A New Method for Land Vehicle Gravimetry Using SINS/VEL Ruihang Yu, Meiping Wu *, Kaidong Zhang, Shaokun Cai, Juliang Cao, Minghao Wang and Lin Wang College of Mechatronics and Automation, National University of Defense Technology, Changsha 410073, China; [email protected] (R.Y.); [email protected] (K.Z.); [email protected] (S.C.); [email protected] (J.C.); [email protected] (M.W.); [email protected] (L.W.) * Correspondence: [email protected]; Tel.: +86-731-8457-6305 (ext. 8212) Academic Editor: Vittorio M. N. Passaro Received: 18 February 2017; Accepted: 31 March 2017; Published: 4 April 2017

Abstract: The use of Global Navigation Satellite System (GNSS) data for land vehicle gravimetry tests is challenged by complicated environments. A new approach for land vehicle gravimetry using a Strapdown Inertial Navigation System and velometer-integrated navigation computation (SINS/VEL) without using GNSS information has been put forward. Aided by the velometer with continuous longitudinal velocity output instead of GNSS signals, a SGA-WZ02 strapdown gravimeter that used the SINS/VEL method was tested in 2015. Four repeated lines were measured along a south-north direction highway in Eastern Changsha to verify the new method’s feasibility and performance. The gravity disturbance results showed an internal accuracy in scalar gravimetry about 1.17 mGal and 1.91 mGal for external accuracy assessment, with a spatial resolution of 1.7 km. Comparing this new method with the traditional SINS/GNSS gravimetry approach, it appeared that the results using SINS/VEL showed comparable internal and external accuracy. Theoretical analysis and practical test results showed that the new method was feasible for gravity determination by land dynamic vehicle. Keywords: gravimetry; SINS; SGA-WZ02; velometer; internal and external accuracy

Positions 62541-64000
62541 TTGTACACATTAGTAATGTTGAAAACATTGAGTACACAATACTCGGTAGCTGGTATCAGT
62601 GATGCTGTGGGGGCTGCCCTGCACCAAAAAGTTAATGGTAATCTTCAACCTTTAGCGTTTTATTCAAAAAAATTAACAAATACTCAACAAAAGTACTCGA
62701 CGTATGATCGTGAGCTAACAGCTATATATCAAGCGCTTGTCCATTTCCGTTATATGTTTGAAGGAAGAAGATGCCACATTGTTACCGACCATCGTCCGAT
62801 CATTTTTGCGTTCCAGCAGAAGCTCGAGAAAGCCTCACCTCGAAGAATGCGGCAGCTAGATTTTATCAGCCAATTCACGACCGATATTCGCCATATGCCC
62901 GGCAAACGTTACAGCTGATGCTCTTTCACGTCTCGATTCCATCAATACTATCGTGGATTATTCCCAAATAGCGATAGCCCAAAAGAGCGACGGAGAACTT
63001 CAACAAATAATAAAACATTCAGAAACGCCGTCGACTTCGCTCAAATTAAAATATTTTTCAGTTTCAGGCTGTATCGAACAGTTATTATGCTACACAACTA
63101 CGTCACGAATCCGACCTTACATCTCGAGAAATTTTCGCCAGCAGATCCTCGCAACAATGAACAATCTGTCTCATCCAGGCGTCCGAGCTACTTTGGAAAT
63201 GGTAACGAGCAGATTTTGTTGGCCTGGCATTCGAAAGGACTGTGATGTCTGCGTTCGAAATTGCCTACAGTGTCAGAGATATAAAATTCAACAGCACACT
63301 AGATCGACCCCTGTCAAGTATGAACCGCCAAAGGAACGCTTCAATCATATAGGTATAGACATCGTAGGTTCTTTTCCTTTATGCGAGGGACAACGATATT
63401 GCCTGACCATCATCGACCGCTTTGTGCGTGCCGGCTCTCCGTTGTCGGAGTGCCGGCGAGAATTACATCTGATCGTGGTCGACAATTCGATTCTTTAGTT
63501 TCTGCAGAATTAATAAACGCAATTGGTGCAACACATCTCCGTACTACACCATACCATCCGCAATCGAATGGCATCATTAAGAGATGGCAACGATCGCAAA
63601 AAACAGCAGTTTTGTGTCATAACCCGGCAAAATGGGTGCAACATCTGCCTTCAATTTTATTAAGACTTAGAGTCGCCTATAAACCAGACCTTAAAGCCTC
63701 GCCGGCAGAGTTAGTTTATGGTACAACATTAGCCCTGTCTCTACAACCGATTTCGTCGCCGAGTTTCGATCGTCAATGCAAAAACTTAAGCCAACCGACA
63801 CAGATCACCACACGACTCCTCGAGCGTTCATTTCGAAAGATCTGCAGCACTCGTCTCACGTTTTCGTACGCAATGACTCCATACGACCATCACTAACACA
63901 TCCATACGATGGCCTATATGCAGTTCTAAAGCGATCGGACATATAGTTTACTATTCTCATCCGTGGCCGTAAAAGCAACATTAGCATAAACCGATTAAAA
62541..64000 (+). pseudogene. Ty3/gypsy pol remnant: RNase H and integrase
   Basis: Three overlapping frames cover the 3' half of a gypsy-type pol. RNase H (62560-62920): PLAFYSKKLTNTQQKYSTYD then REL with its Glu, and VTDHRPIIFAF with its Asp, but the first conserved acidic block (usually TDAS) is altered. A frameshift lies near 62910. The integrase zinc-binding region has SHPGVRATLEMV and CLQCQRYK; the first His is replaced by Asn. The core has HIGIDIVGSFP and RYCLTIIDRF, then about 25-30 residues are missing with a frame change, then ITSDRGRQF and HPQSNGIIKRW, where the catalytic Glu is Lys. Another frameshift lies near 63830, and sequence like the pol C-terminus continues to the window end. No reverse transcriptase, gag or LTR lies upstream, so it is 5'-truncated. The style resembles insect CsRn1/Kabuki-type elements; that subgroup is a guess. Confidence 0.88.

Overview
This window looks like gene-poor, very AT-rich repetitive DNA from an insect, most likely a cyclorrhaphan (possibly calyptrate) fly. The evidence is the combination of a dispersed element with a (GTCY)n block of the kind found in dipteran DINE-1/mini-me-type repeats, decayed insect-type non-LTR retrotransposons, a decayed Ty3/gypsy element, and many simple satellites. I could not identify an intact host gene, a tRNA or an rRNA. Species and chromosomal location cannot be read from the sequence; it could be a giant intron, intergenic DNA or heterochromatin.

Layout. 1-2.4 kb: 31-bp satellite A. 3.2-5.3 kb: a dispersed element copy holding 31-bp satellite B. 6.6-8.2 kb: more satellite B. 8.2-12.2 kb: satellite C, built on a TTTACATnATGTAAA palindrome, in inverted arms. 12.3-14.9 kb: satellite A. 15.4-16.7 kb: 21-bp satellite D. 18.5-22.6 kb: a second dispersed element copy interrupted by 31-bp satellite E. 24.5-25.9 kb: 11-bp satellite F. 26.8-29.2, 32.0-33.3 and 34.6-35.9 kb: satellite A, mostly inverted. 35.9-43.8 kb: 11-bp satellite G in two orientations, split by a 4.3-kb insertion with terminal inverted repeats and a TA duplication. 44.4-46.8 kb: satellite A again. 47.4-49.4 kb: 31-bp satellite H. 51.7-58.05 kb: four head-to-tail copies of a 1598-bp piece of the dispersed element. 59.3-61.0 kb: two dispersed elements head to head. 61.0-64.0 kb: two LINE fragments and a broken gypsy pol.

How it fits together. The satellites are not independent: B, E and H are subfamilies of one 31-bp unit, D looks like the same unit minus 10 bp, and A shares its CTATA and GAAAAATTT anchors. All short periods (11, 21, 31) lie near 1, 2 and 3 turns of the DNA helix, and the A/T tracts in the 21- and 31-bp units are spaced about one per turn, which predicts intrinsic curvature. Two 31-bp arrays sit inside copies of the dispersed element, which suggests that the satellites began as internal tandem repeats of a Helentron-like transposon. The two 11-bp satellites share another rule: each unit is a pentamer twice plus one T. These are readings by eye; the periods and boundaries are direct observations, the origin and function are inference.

1. Introduction Nowadays, gravity data are needed for applications such as geophysical and geodesy studies. Continuous gravimetric data is quite necessary in geodesy for geoid determination and gravity field model refinement. Moving base gravimetry is playing an important role in geo-information surveys [1–6]. In solid Earth geophysics, the major requirement for spatial resolution is between 10 and 100 km, but in oil exploration, the detection of local gravity anomalies with typical extensions of 1 to 10 km is of specific interest [7]. Over the years airborne gravimetry has been widely studied with the rapid development of Strapdown Inertial Navigation System and Global Navigation Satellite System (SINS/GNSS). Several representative gravimeters with different principles such as AIRGrav, GT-1A, LCR, SISG and SGA-WZ gravimeters have been applied for gravity surveys and geological exploration all over the world [8–14]. Compared with satellite and airborne gravimetry, cars used for land vehicle gravimetry are more dynamic than satellites and aircrafts. With the restrictions of the roads, cars cannot be used everywhere especially in inaccessible areas, however, land vehicle gravimetry has an advantage in altitude. Theoretically, the gravity signal becomes stronger when the gravimeter is closer to the Earth’s surface. Besides, ground vehicle gravity determination costs much less time and funds. Given the car’s lower speed and altitude, land vehicle gravimetry provides an effective option and shows rosy prospects for obtaining high resolution gravity data in local regions. A land-based SINS/GNSS Gravimetry test was carried out in Taiwan and validated that the land-based gravimetry has potential Sensors 2017, 17, 766; doi:10.3390/s17040766